I first became aware of composer/pianist Tigran Hamasyan—he considers himself a jazz musician, by the way—when Roomful of Teeth premiered his Ser Aravote, a “particularly rich and varied” piece (says the The New York Times) based on an ancient Armenian chant. What strikes me in Hamasyan’s wonderful Fides Tua (Your Faith) is the directness of his expression—both as composer and performer—in music informed as much by flights of apparent improvisation as by the solemn tradition of Armenian music-making. There’s something very ancient going on here, but also something wonderfully new. And from the piano, Hamasyan draws sounds informed by both classical technique and the freedom and openness of jazz.
Improvisations on “Don’t Blame Me”
Thelonious Monk, piano
The story goes that Thelonious Monk once called a student radio station at Columbia University, complaining about a so-called “expert” who felt that Monk often played the wrong notes during his unique performances. “The piano ain’t got no wrong notes,” exclaimed one of the earliest creators of modern jazz and bebop.
Monk has a way of playing around a note. He sometimes hits it sort of sideways rather than straight on, and while he may eventually play it, just as often it’s simply implied. But you always know exactly what he’s going for.
(This reminds me of a fascinating scientific finding: Aoccdrnig to rscheearch at Cmabrigde Uinervtisy, it deosn’t mttaer in waht oredr the ltteers in a wrod are, the olny iprmoetnt tihng is taht the frist and lsat ltteer be at the rghit pclae. The rset can be a toatl mses and you can sitll raed it wouthit porbelm.)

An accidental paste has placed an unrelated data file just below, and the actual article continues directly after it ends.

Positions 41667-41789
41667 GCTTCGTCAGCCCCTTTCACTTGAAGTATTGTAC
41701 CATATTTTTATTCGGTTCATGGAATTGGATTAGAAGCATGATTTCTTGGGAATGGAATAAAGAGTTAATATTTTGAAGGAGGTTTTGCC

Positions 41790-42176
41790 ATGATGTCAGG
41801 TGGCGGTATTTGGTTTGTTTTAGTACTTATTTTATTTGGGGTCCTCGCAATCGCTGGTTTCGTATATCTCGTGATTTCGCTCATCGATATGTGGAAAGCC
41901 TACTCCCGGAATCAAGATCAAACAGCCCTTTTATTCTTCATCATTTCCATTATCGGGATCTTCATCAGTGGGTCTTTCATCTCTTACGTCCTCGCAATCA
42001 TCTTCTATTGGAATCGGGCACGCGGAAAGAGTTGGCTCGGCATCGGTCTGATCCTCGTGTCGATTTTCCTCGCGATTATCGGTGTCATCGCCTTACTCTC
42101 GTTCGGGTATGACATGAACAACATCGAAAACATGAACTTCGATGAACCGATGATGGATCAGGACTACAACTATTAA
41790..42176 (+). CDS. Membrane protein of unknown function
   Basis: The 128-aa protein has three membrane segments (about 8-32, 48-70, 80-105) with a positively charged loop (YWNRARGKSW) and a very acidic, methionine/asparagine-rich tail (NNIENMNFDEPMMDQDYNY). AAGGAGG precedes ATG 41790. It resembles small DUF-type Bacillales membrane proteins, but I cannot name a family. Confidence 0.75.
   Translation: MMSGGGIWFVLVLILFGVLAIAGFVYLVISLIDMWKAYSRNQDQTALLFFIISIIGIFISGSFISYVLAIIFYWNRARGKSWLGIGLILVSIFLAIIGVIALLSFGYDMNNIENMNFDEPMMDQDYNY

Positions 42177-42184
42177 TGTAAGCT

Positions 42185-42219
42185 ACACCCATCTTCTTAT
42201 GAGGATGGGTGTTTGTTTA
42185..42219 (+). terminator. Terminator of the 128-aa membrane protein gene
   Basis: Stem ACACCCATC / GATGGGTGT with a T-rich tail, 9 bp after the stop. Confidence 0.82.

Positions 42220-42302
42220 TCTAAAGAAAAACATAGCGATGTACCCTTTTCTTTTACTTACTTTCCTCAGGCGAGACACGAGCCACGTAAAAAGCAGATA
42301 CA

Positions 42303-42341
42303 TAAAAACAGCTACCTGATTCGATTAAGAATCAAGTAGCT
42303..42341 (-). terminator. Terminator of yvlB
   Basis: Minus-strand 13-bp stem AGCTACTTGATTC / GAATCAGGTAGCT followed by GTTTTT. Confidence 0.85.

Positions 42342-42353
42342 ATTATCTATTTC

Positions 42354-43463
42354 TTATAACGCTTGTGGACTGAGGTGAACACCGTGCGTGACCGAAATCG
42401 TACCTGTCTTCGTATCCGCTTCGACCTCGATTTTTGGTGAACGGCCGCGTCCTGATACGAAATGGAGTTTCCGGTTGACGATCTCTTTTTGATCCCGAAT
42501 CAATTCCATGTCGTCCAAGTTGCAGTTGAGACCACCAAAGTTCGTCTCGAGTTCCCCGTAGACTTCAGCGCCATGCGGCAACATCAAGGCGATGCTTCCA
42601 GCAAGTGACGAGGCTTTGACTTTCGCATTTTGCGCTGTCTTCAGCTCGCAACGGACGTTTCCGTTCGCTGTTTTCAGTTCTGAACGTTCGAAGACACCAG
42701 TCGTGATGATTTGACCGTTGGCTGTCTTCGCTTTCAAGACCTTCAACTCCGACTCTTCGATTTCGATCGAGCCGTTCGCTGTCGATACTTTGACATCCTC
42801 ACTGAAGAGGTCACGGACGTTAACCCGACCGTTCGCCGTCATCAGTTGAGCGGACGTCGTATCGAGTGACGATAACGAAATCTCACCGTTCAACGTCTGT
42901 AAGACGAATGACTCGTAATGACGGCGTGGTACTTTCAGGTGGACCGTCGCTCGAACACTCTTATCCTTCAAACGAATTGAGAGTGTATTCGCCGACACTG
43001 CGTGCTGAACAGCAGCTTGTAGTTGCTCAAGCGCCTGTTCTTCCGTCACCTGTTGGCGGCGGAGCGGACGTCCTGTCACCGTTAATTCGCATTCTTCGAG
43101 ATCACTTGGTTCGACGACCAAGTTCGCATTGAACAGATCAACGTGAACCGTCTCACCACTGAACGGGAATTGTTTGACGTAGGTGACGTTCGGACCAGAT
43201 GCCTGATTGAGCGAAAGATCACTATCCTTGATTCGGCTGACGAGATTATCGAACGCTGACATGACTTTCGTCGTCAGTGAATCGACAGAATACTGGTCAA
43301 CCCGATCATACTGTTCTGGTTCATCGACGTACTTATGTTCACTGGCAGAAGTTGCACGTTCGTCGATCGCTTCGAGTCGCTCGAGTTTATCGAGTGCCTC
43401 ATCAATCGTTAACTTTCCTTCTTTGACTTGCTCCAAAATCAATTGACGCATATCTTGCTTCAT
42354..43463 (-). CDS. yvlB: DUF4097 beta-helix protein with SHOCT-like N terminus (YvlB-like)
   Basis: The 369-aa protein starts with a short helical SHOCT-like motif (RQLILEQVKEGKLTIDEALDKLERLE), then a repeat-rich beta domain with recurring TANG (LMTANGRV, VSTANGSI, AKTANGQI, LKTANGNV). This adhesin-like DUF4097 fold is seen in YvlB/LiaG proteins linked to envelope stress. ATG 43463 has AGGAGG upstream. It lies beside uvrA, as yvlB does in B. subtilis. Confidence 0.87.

It’s this kind of playing that places Monk’s performances in a category of their own, as he joyously pushes the piano’s capabilities for improvisation to the max.
(By the way, Monk didn’t write this song—Jimmy McHugh (music) and Dorothy Fields (lyrics) did—but he may as well have. It’s all his!)
Improvisations on “My Favorite Things”
Matthew Whitaker, piano
If only a few of us are familiar with Thelonious Monk’s “Don’t Blame Me,” we all know Rodgers and Hammerstein’s “My Favorite Things” from The Sound of Music. So, in this case, it might be a bit easier to see how a great jazz artist can make familiar material feel fresh and new. The pure joy, the absolute delight Whitaker (only 19 years old!) finds in the act of music-making leaps out of the screen. Just sit back and enjoy—particularly the hilarious quote of the well-known motif from The Flintstones at 2:55!
Now, More Than Ever Full Playlist
Now, More Than Ever Spotify Playlist
You might also like:
Welcome back! Tickets on sale now for the thrilling return of LIVE performances!
Now, more than ever, we need your help
Invest in the future of artists and the vital role of the live performing arts by making a gift to Cal Performances today.